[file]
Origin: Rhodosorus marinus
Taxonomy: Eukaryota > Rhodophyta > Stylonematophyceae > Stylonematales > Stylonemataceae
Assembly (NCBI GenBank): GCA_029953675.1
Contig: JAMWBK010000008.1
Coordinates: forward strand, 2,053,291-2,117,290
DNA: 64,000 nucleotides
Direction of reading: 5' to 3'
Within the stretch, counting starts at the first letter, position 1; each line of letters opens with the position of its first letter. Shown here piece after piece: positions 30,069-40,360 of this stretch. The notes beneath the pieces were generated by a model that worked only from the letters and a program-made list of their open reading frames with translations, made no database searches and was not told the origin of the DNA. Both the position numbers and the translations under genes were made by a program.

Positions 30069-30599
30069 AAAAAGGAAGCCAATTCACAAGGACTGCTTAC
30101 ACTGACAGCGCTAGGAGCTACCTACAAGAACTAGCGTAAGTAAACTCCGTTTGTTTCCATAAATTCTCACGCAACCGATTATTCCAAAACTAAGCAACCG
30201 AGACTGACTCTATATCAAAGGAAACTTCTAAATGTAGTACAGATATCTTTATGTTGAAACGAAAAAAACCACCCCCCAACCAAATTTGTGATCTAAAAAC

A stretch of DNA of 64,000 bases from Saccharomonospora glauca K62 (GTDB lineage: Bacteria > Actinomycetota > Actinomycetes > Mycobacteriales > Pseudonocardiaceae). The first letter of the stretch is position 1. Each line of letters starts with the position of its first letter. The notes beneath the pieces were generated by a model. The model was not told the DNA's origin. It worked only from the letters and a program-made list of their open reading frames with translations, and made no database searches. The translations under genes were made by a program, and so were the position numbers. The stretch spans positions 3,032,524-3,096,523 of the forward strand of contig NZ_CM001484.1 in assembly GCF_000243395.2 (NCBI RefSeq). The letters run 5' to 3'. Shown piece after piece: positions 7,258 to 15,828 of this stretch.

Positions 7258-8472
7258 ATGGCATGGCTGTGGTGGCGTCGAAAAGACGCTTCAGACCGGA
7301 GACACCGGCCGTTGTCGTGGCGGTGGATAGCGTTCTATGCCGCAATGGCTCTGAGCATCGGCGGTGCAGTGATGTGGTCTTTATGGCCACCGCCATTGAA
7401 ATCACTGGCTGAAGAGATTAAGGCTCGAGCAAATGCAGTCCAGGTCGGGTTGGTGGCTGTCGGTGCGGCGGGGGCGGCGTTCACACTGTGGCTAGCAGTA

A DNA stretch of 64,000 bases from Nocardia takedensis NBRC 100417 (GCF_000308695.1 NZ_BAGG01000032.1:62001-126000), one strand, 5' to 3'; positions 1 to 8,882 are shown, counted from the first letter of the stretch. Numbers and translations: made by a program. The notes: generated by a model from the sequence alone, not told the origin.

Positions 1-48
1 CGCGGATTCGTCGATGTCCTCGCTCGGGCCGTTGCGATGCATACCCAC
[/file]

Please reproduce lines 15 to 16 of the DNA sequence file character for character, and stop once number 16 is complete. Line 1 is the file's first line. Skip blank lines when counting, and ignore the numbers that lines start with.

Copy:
7258 ATGGCATGGCTGTGGTGGCGTCGAAAAGACGCTTCAGACCGGA
7301 GACACCGGCCGTTGTCGTGGCGGTGGATAGCGTTCTATGCCGCAATGGCTCTGAGCATCGGCGGTGCAGTGATGTGGTCTTTATGGCCACCGCCATTGAA